By strength-training just a couple of times a week for example, you’ll be fighting against that inevitable metabolism slow-down.
Muscle requires more energy than fat, so it makes sense that increasing your muscle % will as a result increase your BMR. Take it up a notch by including High-intensity interval training (HIIT) within your week to help you burn even more fat and increase your metabolism.
7. TRY TRAINING LESS
I mentioned weight training in point 6, but I also wanted to address that training too much can actually hinder your fat loss goals. This may need to be it’s own blog post for the future but for now I’ll tell you that going over board with exercise (especially too much cardio) is a form of stress on the body. And when we go back to my second piece of advice on this list about the importance of optimal thyroid levels for improved metabolic function, it’s common that overtraining may decrease thyroid function thus slowing down metabolism. I see many women come into my clinic overtraining an average of 6+ hours a week, usually under eating and experiencing many of these following issues:
Trouble falling asleep, performance and recovery decline, burnout/low energy, menstrual irregularities, getting sick often, frequent injuries, poor libido, gut issues, mood imbalances like depression/anxiety, poor hair, skin and nail health and bingeing episodes.
So when stress is elevated for a long period of time, it causes hormonal and inflammatory effects and the body responds to this by storing fat.
Watch your habits, not your weight. Overtraining and long term calorie deficits are not the smartest ways to address fat loss. The restriction of caloric intake sets you up to eventually binge because it’s your body’s way of telling you it needs more energy to function.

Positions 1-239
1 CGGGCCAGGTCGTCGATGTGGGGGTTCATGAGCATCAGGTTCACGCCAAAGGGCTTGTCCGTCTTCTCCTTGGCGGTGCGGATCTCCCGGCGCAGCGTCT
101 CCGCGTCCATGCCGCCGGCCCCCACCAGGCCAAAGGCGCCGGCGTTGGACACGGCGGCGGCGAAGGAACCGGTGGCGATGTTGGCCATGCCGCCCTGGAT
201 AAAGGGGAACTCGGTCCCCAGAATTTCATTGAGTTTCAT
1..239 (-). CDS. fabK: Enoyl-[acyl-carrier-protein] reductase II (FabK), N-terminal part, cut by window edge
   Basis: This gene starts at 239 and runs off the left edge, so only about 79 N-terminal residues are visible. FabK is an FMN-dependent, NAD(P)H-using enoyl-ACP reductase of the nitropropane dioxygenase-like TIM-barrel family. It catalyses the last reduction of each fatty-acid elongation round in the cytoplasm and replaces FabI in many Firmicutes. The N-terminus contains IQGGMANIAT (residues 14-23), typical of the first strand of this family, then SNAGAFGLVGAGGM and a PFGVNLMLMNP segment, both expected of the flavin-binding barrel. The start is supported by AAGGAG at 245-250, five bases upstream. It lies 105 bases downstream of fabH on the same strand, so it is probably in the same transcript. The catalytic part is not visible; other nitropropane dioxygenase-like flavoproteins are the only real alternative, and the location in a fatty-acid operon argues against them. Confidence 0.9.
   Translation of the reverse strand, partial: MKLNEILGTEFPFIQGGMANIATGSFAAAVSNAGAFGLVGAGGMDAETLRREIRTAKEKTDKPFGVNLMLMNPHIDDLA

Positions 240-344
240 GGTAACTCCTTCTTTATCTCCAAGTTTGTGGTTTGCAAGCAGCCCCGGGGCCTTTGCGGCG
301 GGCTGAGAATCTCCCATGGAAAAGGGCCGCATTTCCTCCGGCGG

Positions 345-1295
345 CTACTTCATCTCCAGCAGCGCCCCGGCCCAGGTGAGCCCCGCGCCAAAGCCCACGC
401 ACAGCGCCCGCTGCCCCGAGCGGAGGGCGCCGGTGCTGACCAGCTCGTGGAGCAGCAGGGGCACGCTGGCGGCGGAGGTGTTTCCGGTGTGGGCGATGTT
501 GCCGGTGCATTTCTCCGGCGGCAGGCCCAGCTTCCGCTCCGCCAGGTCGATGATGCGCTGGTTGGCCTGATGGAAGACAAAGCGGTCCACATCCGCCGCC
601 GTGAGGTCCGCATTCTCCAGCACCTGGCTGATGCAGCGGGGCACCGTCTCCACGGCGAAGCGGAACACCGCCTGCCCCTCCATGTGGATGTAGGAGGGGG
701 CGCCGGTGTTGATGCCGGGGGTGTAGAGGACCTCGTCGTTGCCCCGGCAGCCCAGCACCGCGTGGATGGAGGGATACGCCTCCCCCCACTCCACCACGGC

I know this sounds completely counterintuitive from everything you’ve read on fitness and diet blogs and can sound super scary at first. But if you are someone who falls into the category of too much exercise and not enough calories, the actual strategy to improve your body’s fat burning capabilities is to first figure out what your basement calories are and tack on the additional calories that you expend exercising and week by week gradually increase your calories to hit that target while reducing your hours of training to a more reasonable amount, which can be anywhere between 3-5 hours a week. And sleep. lots of sleep. 🙂
If you have been struggling to lose more than 10-20 pounds of excess weight, are experiencing disordered eating patterns or have been yo-yo dieting for years, it’s best to speak to a certified nutritional practitioner to work with you on a more sustainable approach to reach your health goals.
If you’re curious to learn how I can help you, book your complimentary phone call with me to help get you in the right direction!